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Discussion Starter · #1 ·
Hello to all,

The first pic is my pool breaker panel and the second pic is the circuit breaker that feeds my LED lights. The bottom 2 right EATON breakers do not look to be GFCI rated to me. Am I missing something? Are these code?

The last series of pics are the junction boxes where the main panel feeds the LED lights, then the three runs to the LED Lights: 2 pool & 1 spa.

The first pic is where the feed from panel comes in, then connecting the 2 pool lights and feeding the spa light

The next 2 pics are close ups of one of the lines feeding a pool light and the other pool light. I get the 14ga blk, white & green, but what is the much larger Blk wire? Is that a pull wire for feeding the line through conduit? The larger Blk wires are even wired-nutted together.

The last pic is a general perspective pic of both LED light junction boxes.

Main concerns:, are the LED lights on GFCI Circuits and what is the larger Blk wire in the junction boxes?

Thank you very much,
tstex
 

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Discussion Starter · #4 ·
Thanks Oso...if I had more slots, I'd simply put the LED's on a 20amp GFCI CB, but I don't.

I can't believe the City Inspector passed it as is...that's a pretty basic requirement to make sure your 120V lights can't fry you.

If I'm missing something, I'm all ears, or if I can take anymore pics or other, I'd be glad to help

Thank you.
 

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I could be wrong but it appears this is not *just* a service panel, but is part of a larger machine, appearing to be a Hayward E-Command pool controller. Note that this is a pool controller. I don't understand how it's possible for *everything* in this controller to not be GFCI. Is it fed from a GFCI in your main panel? (this is not your main panel).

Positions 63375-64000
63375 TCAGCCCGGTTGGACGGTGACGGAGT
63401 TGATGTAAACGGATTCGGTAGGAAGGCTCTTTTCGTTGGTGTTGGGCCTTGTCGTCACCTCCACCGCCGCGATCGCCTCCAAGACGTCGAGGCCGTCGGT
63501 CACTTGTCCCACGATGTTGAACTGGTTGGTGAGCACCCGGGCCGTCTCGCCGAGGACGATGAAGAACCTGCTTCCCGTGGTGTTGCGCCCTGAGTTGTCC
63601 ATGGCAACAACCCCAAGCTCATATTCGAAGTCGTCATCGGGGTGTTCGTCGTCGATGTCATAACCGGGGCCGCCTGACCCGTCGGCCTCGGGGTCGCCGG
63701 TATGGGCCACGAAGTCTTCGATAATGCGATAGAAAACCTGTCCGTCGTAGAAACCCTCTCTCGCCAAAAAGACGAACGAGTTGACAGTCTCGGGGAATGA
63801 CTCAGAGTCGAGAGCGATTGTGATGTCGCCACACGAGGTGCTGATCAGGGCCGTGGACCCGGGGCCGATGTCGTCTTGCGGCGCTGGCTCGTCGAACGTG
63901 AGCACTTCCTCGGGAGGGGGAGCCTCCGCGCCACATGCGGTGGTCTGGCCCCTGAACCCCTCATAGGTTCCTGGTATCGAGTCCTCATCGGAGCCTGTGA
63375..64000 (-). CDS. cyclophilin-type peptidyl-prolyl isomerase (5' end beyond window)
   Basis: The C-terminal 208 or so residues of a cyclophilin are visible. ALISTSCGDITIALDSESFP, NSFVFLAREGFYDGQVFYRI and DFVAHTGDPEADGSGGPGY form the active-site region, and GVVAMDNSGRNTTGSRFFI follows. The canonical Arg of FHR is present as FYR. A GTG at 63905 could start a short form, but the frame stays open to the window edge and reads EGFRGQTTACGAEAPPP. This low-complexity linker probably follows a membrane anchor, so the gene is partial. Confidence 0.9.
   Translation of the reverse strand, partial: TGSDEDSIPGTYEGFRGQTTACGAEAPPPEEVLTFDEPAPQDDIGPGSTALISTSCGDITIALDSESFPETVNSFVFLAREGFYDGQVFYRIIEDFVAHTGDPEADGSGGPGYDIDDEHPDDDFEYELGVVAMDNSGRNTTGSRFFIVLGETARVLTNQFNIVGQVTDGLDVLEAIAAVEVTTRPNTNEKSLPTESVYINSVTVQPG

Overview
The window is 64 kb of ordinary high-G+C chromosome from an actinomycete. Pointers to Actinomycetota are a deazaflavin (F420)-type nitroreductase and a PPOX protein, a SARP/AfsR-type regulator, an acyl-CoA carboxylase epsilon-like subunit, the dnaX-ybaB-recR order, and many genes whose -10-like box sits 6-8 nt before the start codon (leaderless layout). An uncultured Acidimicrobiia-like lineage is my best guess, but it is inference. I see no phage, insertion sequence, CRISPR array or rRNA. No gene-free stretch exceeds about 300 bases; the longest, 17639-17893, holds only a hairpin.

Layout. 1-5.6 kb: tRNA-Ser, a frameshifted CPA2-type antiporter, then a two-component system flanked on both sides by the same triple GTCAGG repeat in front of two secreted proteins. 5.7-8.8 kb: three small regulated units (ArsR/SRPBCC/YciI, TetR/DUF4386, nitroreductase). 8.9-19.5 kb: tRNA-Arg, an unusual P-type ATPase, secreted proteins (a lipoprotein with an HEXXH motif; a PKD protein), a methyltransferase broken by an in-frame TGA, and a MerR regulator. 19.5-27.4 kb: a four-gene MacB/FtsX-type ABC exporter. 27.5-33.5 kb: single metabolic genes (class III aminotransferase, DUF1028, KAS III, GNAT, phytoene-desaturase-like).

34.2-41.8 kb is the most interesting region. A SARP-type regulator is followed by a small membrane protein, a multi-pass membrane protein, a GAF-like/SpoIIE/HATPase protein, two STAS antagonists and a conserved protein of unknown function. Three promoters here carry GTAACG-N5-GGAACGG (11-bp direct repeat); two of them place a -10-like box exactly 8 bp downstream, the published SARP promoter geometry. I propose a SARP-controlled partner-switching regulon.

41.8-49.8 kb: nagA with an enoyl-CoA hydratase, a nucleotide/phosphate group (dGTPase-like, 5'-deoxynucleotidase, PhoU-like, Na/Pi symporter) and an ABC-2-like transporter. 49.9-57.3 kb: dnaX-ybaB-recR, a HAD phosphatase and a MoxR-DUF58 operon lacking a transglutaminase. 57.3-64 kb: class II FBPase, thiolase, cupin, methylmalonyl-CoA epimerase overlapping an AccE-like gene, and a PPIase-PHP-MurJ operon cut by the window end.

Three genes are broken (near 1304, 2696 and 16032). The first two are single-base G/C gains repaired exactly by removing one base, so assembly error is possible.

The manual on this controller says, on page 6, which breakers you can use. This information is also on the panel label.

I don't know how those GFCI breakers came to be in this panel, but the manual appears to be calling out Siemens QPF. What you actually have in there is a Square D HOMeline.

For the twin breakers, it calls out a Siemens QT. What you actually have in there is an Eaton BR, one each of the CTL type and the non-CTL type.

I don't know what's up with that. If the factory supplied the panel that way with three Square D GFCI breakers, maybe that version of their panel has Square D busing. Regardless, no way does a BR breaker belong in the same panel as Square D, and likely those are wrong too. Check the labeling of your panel. If that was done locally by jackasses, then don't invite them back. They just put $300 of the wrong breakers in your panel.

Anyway, no, those breakers are not GFCI breakers, and they need to be in order to be around a pool. Further, they are 20A breakers and I seem to recall you saying something about #14 wire - #14 isn't allowed on 20A.

The fat black wires appear to be bundled with the grounds, which tells me they are currently disused.

As far as not putting them on GFCI because that'd be inconvenient given the twins, if your insurance carrier knew about this, they'd cancel your insurance, and in fact, they may not cover you because of this known defect. There's a sad story every week about people dying around water features because of incompetent wiring. Maybe you can fit a GFCI recep in the 2-gang junction box there, so at least you have *something*.
 

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Discussion Starter · #6 ·
Thanks seharp...there's a lot of history W the pool panel, VS Pumps and the electrical.

Wanted to acknowledge your thoroughl reply and let you know I'll post back tomorrow and follow up w you

Thanks again
 

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Discussion Starter · #7 · (Edited)
I believe I found out how they GFCI'ed the LED lights.

The first pic of pool panel w cover off is the tandem breaker that serves the LED lights.
A purple is coming off of one side of the breaker, out the conduit to the FIREBOWL subpanel. From this subpanel, it goes down another conduit to a GFCI outlet.